The ideal translation that follows for Bakayaro can be ‘this stupid bastard’ or ‘this dumb person’, but again that depends on how deplorable one tries to make it.

They are said to be born with a sweet mouth and die with one.

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Other related insults that you should know:

  • Baka/ aho

idiot or stupid

  • Baka yaro

It’s a harsher version of konoyaro, originating from kusoyaro(a$$hole)

  • Kuso


  • Kusobaba

insult for grandfather

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  • Kusojiji

insult for grandmother

  • Urusai

literally meaning ‘noisy’, also used to indicate ‘shut up!’

Not to mention, Japanese people believe in a high-class society established with certain rules and standards and are indeed the nation with one of the most respectful and self-effacing citizens.

The honor they have for their culture and heritage is unparalleled, and using these abuses might also be the last thing that you may hear from their mouths.

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If you are a foreigner in the country, you are bound to listen to the sweet voices of people and lovely gestures, making Japan one of the most welcoming countries ever.

It has rather become the tendency to influence young minds infiltrated with lots of negative content through social media who have developed these words into their frequent vocabulary.

The western world has also come across these terms, mostly out of curiosity. Now that media is spread everywhere and accessible to everyone, especially from anime, whose presence is so ubiquitous that its viewership has now crossed a billion now.

Also Read

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Ava Sato

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Hiya! I’m the main author of Japan Truly. I love everything Japan and love testing out Japanese products, be it skincare and makeup or gadgets! You’ll find reviews of some of the best selling Japanese products (tried and tested) right here!


What is the meaning of Baka Yaro Kono Yaro? ›

The expression baka-yarō 馬鹿野郎 is one of the most insulting terms in the Japanese lexicon, but it is vague and can range in meaning from an affectionate 'silly-willy' to an abusive 'jerk-off fool'. Baka-yarō is so widely used that it has become semantically weak and vague.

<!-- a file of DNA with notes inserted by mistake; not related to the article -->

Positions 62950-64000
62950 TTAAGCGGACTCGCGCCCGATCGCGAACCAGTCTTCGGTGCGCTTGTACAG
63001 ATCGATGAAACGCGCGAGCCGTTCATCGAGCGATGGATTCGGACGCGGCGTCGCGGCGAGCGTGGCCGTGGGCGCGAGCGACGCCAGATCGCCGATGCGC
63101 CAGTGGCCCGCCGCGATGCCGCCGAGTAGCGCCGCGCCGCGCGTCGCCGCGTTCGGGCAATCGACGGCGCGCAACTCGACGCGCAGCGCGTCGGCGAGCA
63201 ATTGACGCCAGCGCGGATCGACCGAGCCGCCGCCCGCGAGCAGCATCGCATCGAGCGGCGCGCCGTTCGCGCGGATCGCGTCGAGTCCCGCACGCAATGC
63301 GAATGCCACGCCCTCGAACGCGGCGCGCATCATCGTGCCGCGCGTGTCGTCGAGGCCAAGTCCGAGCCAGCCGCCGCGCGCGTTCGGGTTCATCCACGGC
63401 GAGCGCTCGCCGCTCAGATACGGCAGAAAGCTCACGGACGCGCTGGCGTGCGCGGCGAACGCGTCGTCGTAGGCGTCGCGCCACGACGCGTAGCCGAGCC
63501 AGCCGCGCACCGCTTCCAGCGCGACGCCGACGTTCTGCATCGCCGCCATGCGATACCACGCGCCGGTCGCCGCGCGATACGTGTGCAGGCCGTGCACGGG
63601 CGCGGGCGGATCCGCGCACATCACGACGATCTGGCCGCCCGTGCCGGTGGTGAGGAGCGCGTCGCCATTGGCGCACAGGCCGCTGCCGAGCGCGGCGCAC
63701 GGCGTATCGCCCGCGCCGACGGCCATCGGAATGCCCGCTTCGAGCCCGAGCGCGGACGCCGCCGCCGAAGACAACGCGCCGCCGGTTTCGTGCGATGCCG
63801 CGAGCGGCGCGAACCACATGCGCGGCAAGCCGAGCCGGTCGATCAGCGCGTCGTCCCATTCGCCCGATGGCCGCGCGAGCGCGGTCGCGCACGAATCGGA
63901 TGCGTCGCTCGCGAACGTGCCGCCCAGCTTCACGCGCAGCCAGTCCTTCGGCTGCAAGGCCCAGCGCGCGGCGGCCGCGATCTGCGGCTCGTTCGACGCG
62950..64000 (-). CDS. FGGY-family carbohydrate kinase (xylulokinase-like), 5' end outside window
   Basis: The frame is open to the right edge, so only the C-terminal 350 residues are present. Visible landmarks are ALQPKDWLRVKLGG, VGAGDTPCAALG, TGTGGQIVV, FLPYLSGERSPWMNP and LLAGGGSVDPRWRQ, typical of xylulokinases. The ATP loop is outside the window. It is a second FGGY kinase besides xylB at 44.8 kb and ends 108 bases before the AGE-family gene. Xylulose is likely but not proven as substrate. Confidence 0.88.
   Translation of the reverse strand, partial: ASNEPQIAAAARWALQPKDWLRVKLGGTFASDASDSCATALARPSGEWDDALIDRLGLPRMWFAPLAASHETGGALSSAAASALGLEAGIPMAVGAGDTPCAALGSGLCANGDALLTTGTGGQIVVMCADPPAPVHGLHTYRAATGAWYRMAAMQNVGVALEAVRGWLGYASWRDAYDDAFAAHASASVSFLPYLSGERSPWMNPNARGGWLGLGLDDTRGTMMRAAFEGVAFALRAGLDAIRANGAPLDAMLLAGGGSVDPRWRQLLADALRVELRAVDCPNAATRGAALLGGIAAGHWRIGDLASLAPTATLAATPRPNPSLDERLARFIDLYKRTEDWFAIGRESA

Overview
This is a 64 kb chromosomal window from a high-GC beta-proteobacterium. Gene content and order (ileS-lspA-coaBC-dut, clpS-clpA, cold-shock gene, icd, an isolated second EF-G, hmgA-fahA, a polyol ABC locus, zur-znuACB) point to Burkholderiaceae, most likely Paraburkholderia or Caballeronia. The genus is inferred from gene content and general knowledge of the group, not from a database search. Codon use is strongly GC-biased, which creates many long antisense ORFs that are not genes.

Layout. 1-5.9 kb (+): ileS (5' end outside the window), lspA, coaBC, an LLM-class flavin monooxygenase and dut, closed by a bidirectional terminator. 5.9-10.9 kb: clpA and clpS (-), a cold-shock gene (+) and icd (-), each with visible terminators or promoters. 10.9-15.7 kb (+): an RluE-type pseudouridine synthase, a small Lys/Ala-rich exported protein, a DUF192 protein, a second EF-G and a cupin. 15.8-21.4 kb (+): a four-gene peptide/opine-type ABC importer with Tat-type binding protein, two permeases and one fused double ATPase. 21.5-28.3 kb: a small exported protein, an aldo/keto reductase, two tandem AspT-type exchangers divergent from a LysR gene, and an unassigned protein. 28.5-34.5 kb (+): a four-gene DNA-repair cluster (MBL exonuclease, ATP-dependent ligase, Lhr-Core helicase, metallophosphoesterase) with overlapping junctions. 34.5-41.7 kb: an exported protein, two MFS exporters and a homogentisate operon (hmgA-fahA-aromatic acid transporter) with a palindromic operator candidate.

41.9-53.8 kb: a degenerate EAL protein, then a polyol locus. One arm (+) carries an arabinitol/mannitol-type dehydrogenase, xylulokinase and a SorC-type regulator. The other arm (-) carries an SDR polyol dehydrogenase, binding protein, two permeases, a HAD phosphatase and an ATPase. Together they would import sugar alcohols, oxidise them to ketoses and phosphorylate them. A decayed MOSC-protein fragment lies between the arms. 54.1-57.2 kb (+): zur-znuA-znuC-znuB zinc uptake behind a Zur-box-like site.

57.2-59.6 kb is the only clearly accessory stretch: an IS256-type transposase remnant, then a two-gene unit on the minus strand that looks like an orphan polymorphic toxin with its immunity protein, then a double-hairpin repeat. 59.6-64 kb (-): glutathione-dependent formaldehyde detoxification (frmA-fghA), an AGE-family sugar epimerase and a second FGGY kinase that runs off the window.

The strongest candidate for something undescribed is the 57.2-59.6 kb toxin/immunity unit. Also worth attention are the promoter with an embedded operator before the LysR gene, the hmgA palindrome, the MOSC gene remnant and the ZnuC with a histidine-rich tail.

What does Bakayaro mean in Japanese? ›

Borrowed from Japanese 馬鹿野郎 (bakayarō, “idiot”).

What does kono yarou mean in Japanese? ›

Kosoado Words » kono yarou この野郎. In Japanese, kono yarou この野郎 means basically "this bastard." Most of the time it's used when a character is swearing and angry at what another character did, but it can also be used when a character is surprised and in disbelief or shock, too.

What does yarou mean? ›

Yarou is a word means person who lives in village with poor intelligence and knowledge. Konoyarou, yarou has same meaning with above. Kono is the word means “here”

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Urusai /うるさい is a common way to tell someone to 'shut up' in Japanese and can be both rude and playful. The cool thing about urusai is that it has a few different meanings so it can be used in many contexts.

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Baka (馬鹿 or ばか) is a Japanese swear or curse word meaning idiot, jackass, dumbass, or unthinking fool. (Excuse our language, please!) That said, baka's meaning is highly contextual, as our resident Japanese expert explains: “Baka (馬鹿) means a fool or an idiot, and used as an insult.

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You always need to say a noun after it like “this apple” KONO RINGO. So, “Please give me this apple” is KONO RINGO O KUDASAI.”